Good morning. Welcome to our F1 Debrief after the Bahrain Grand Prix – your quick wrap-up of all the important stories that have taken place in the last 24 hours. Click on the links for each story...

A Mercedes 1-2, with Lewis Hamilton beating Valtteri Bottas, doesn’t sound like anything new, but Bahrain was all about Charles Leclerc.

He became Ferrari’s youngest-ever F1 pole winner on Saturday, and then looked set to win Sunday’s race – until his Ferrari’s engine lost a cylinder.

Despite the huge power loss, Leclerc clung on valiantly – giving up 30s to Hamilton, and then Bottas passed him too. But he was saved by Renault’s double disaster with a couple of laps remaining, which meant the race ended under the safety car.

Charles Leclerc, Ferrari, 3rd position, in Parc Ferme

Charles Leclerc, Ferrari, 3rd position, in Parc Ferme

Photo by: Andy Hone / LAT Images

Lewis Hamilton, Mercedes AMG F1, 1st position, talks with Charles Leclerc, Ferrari, 3rd position, after the race

Lewis Hamilton, Mercedes AMG F1, 1st position, talks with Charles Leclerc, Ferrari, 3rd position, after the race

Photo by: Glenn Dunbar / LAT Images

Sebastian Vettel, Ferrari SF90, be Charles Leclerc, Ferrari SF90

Sebastian Vettel, Ferrari SF90, be Charles Leclerc, Ferrari SF90

Photo by: Jerry Andre / Sutton Images

After the race, Leclerc took the punch on the chin, but admitted he might not have even finished the race without the safety car, as he was also struggling with his fuel level as the car was running so rich.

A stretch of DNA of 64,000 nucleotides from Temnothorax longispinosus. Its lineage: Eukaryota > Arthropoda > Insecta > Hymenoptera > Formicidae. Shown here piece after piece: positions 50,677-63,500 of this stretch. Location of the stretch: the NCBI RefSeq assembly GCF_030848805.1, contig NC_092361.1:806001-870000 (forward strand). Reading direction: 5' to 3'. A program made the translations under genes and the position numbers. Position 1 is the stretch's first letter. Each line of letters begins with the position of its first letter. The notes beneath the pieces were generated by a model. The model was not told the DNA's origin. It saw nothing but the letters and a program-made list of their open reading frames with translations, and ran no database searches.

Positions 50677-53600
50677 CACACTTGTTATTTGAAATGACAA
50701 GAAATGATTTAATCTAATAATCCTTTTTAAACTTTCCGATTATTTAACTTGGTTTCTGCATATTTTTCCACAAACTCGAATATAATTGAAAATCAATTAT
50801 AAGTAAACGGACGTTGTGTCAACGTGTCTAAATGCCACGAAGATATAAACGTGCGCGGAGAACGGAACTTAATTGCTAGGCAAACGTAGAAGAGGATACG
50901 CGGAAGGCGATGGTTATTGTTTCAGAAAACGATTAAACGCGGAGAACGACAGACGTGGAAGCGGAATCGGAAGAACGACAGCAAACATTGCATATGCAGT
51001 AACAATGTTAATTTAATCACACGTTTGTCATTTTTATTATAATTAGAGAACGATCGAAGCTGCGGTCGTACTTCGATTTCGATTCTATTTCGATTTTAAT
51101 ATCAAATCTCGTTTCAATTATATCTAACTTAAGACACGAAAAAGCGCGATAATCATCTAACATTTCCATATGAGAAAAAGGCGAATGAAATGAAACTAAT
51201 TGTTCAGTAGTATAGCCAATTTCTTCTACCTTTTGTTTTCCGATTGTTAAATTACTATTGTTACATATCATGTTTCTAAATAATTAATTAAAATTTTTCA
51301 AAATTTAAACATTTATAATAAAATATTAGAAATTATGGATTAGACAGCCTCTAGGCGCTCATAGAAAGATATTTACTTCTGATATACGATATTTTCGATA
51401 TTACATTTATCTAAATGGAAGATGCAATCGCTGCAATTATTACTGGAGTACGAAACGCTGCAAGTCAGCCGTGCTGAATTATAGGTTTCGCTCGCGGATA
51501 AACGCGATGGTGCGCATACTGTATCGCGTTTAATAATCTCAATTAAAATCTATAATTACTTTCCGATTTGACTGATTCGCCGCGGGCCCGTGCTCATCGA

Hamilton admitted that Leclerc had the race won until he hit his trouble, that cost the Monegasque driver over 5s per lap, and said it “felt weird” when he breezed past him.

“I went past Charles on the back straight and I raised my hand to him because there was nothing I could do, I didn’t have any problems. But what can you do?”

Earlier in the race, Hamilton benefitted when Leclerc’s Ferrari teammate Sebastian Vettel spun just after he passed him at Turn 4.

Sebastian Vettel, Ferrari SF90, comes in for a pit stop to replace his front wing

Sebastian Vettel, Ferrari SF90, comes in for a pit stop to replace his front wing

Photo by: Mark Sutton / Sutton Images

The Ferrari pit crew change the nose on Sebastian Vettel, Ferrari SF90

The Ferrari pit crew change the nose on Sebastian Vettel, Ferrari SF90

Photo by: Mark Sutton / Sutton Images

Vettel – who had led the race early on, but fell back from Leclerc and battled with Hamilton – was further delayed after the spin when his front wing flew off due to the vibrations from his flatspotted tyres. He also said that his car was “extremely difficult” to drive.

Renault also suffered a disastrous race, when both of its cars retired at the same corner within seconds of each other. Nico Hulkenberg described it as a “brutal moment” and team boss Cyril Abiteboul called on his squad to “react and shift our focus on reliability.”

After the race, Daniel Ricciardo was requested by stewards to explain why he didn’t replace the steering wheel after he exited his stranded Renault. His answer – to “avoid potential electrocution” – was accepted on safety grounds!

Hulkenberg’s exit opened the door to McLaren’s rookie Lando Norris to score his first-ever top-six finish in Formula 1, which brightened the team’s day following his teammate Carlos Sainz’s early clash with Red Bull’s Max Verstappen, which broke the Spaniard’s front wing and effectively ended his challenge.

Sparks trail from the damaged car of Carlos Sainz Jr., McLaren MCL34

Sparks trail from the damaged car of Carlos Sainz Jr., McLaren MCL34

Photo by: Glenn Dunbar / LAT Images

Source: Motorsport.com